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Evaluating Changes in Health Risk from Drought over the Contiguous United States.

Abstract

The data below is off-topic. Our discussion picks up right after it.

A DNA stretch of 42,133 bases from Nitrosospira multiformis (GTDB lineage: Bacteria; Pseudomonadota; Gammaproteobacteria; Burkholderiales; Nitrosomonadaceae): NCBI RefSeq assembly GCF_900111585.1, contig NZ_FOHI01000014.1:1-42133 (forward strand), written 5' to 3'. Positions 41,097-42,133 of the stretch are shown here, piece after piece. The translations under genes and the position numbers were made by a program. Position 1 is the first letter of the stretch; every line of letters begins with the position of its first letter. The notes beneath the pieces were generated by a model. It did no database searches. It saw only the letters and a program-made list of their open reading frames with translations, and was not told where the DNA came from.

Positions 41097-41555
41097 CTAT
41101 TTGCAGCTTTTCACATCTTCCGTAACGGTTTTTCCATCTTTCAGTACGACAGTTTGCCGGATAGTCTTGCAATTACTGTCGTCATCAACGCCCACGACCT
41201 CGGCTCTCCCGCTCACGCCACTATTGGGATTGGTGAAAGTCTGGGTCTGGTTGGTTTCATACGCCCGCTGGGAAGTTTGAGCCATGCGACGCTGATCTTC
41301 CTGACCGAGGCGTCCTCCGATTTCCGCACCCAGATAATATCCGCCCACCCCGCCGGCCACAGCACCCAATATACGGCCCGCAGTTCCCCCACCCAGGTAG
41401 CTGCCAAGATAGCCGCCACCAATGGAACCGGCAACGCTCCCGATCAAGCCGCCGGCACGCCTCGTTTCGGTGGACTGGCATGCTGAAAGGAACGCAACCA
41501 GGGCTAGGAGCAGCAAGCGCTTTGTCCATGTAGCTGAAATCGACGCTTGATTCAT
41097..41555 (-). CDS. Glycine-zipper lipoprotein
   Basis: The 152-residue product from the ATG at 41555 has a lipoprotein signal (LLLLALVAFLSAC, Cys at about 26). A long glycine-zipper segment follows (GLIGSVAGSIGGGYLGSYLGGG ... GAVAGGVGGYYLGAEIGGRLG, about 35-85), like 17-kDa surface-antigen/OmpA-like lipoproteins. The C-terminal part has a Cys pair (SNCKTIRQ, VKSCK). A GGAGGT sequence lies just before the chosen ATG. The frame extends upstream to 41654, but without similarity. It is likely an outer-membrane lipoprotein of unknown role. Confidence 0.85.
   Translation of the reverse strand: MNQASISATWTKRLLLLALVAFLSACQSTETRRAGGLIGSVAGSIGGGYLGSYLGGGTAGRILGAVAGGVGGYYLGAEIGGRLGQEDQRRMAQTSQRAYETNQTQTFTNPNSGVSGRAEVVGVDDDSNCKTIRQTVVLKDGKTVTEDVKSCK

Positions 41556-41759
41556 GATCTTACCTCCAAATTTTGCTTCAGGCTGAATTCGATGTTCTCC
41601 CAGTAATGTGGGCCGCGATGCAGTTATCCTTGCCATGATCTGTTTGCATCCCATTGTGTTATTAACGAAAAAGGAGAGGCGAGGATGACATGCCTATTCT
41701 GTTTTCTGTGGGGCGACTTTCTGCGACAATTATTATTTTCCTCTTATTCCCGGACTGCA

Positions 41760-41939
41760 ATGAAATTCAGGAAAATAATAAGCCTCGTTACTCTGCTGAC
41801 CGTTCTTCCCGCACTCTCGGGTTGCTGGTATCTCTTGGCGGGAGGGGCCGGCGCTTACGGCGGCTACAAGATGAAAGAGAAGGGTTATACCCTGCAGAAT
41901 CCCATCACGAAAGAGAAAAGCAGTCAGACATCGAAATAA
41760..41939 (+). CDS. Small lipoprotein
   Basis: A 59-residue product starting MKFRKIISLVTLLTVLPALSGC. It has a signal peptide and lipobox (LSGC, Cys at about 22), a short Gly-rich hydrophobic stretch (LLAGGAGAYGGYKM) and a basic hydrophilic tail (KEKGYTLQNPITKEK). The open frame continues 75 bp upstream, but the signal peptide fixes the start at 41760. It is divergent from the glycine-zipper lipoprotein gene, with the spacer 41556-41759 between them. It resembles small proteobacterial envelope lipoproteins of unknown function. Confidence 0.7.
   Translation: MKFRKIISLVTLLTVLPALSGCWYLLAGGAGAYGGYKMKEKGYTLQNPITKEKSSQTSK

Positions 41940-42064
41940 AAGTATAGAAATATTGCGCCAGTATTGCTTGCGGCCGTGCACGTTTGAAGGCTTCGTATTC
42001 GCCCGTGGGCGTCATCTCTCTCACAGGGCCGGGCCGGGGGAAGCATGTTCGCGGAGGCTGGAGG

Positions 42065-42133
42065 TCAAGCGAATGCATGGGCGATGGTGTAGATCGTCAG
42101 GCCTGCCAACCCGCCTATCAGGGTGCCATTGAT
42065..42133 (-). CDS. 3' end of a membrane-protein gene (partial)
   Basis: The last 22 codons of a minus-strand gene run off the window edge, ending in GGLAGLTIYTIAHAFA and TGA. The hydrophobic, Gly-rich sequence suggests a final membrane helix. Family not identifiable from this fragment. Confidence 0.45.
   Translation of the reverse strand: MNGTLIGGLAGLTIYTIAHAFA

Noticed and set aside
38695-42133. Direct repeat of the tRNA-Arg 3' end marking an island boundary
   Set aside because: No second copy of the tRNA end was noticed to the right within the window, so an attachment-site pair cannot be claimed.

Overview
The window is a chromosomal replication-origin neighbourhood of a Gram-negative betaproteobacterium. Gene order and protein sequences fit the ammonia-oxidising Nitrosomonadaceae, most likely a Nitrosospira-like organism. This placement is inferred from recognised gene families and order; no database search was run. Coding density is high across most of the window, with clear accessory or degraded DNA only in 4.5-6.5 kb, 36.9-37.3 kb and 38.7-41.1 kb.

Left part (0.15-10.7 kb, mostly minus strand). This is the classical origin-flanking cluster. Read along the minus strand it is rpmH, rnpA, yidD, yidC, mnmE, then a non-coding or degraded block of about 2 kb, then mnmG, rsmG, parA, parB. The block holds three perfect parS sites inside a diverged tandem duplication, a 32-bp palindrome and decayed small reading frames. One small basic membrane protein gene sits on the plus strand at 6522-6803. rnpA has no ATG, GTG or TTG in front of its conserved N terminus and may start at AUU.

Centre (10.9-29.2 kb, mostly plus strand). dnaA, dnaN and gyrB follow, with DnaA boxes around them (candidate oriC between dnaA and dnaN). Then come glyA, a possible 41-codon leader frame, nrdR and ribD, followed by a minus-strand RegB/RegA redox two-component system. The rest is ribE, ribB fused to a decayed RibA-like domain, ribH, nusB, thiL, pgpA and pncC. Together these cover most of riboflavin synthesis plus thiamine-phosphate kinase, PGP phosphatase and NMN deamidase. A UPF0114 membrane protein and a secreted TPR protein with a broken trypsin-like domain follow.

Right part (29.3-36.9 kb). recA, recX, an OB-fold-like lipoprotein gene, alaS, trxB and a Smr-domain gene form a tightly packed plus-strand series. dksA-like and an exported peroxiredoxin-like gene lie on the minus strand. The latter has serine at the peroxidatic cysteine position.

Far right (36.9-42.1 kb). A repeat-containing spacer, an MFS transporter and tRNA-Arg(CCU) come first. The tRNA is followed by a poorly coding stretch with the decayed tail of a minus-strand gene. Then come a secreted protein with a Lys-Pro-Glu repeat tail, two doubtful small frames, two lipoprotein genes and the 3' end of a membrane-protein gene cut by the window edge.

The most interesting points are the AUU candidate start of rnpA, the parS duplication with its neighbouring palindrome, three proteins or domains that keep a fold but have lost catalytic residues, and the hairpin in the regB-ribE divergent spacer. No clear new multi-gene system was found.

The outcomes of drought can be difficult to assess due to the complexity of its effects. While most risk assessments of drought are developed for agriculture or water resources, the associations with human health are not well studied due to unclear and complex pathways. This study is the first to assess potential changes in health risk from droughts during the last decade in the contiguous United States. To assess the risk, we spatially superimposed vulnerability variables associated with drought on historical drought exposure over the last decade. Different variations in Local Moran's I statistics were used to assess the spatial distribution of health vulnerability, risk of drought, and changes in the two five-year study periods (2010-2014 and 2015-2019). Our results show large clusters of the western United States had a significant increase in risk during the latter part of the study period due to increases in vulnerability and hazard. In addition, southern areas of the United States were consistently above the national average in drought risk. Since our vulnerability variables include agriculture, drinking water, and sociodemographic indicators, the results of this study can help various experts interested in drought preparedness efforts associated with human health.

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